• log-boundary method for constrained problems (which preserves sparsity)

Next week: we’ll do a basic tutorial on Kalman Filtering / Smoothing (and perhaps, EM).

NP Bayes Reading Group: 1st meeting

We’ve started a reading group to come to grips with some of the recent developments in non-parametric (NP) Bayesian modeling, in particular, hierarchical Bayesian models for discrete data.  The defining characteristic of NP models are that the number of parameters scale with the amount of data (leading to an infinite number of parameters in the limit of infinite data).  Although these  have sparked a mini-revolution in cognitive psychology (e.g., Tenenbaum, Griffiths & Kemp 2006), they do not appear to have found much application to statistical analysis of neural data (with the exception of spike sorting — see, e.g. Wood & Black 2008).

Our first assignment is to go through the slides from Michael Jordan’s 2005 NIPS tutorial (slides.ps).  Last week we began, and made it through slide #23, covering the basic ideas of non-parametric models, exchangeability, De Finetti’s theorem, conjugate priors, Gibbs sampling, graphical models, Dirichlet & Beta distributions.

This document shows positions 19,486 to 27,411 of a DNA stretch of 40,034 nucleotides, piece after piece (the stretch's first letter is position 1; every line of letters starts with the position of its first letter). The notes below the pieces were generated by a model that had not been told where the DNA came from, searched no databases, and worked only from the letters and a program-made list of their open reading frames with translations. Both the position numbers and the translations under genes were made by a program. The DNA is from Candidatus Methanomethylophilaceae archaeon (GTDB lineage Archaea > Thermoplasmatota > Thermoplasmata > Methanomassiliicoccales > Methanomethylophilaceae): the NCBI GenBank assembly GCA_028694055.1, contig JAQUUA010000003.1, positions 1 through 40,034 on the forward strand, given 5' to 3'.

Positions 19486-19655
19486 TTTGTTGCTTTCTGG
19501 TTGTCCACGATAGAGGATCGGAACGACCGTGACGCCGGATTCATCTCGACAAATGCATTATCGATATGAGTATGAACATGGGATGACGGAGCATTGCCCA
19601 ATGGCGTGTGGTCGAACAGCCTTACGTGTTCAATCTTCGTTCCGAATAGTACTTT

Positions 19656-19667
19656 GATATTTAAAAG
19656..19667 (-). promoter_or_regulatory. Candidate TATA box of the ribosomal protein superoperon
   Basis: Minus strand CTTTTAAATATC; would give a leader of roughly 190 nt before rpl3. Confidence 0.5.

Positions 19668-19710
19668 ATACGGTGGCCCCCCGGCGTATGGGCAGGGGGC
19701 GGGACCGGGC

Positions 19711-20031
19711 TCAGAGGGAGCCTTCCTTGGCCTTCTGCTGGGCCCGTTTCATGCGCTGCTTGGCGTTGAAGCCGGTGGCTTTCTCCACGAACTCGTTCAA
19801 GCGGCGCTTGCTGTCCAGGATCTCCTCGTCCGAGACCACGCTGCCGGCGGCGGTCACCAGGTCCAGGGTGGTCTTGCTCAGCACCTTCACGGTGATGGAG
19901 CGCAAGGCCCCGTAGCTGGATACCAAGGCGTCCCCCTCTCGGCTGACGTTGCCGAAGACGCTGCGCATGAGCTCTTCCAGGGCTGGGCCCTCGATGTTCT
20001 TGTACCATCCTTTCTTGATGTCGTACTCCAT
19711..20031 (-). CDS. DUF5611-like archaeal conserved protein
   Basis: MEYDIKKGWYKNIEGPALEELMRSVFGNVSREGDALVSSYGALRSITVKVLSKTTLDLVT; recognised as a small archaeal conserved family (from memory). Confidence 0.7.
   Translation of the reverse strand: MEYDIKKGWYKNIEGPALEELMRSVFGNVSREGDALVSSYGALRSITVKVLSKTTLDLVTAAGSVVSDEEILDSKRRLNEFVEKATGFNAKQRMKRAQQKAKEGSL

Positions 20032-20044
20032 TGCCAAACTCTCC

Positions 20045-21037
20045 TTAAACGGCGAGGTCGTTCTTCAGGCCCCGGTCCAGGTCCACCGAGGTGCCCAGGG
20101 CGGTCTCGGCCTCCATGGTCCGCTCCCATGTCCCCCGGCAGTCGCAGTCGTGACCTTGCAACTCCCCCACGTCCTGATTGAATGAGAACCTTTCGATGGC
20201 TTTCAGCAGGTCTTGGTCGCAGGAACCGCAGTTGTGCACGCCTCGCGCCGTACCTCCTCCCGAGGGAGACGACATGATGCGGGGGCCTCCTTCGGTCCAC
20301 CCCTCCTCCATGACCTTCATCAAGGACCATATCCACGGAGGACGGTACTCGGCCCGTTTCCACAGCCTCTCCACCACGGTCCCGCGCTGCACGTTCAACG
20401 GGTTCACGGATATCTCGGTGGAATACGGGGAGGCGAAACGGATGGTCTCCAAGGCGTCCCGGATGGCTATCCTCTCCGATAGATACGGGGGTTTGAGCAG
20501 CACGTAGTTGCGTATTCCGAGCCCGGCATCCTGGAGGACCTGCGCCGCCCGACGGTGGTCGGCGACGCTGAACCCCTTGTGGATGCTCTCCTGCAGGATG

A few issues set aside for further exploration:

  • proof of De Finetti’s theorm (Evan)
  • relationship between CRP and stick-breaking (JP)
  • slide 13: “A short calculation shows…” (Joe)
  • proof that # of occupied tables is O(log n).  (Memming)
  • aggregation property (Ken)

Next meeting: today 3pm (Jun 17, 2011).  Memming to lead…

Lab Meeting 3/30/11 (Wed)

Mijung will present the following paper this Wednesday during the lab meeting:


Sequential Optimal Design of Neurophysiology Experiments
Jeremy Lewi, Robert Butera, Liam Paninski
Neural Computation 21, 619-687 (2007) (pdf)


“Since this is a long paper (69 papers in total, I guess this is almost the same as the author’s PhD thesis), I will aim to summarize the math part and look at the simulation results, which will be chapter 1 – 5.”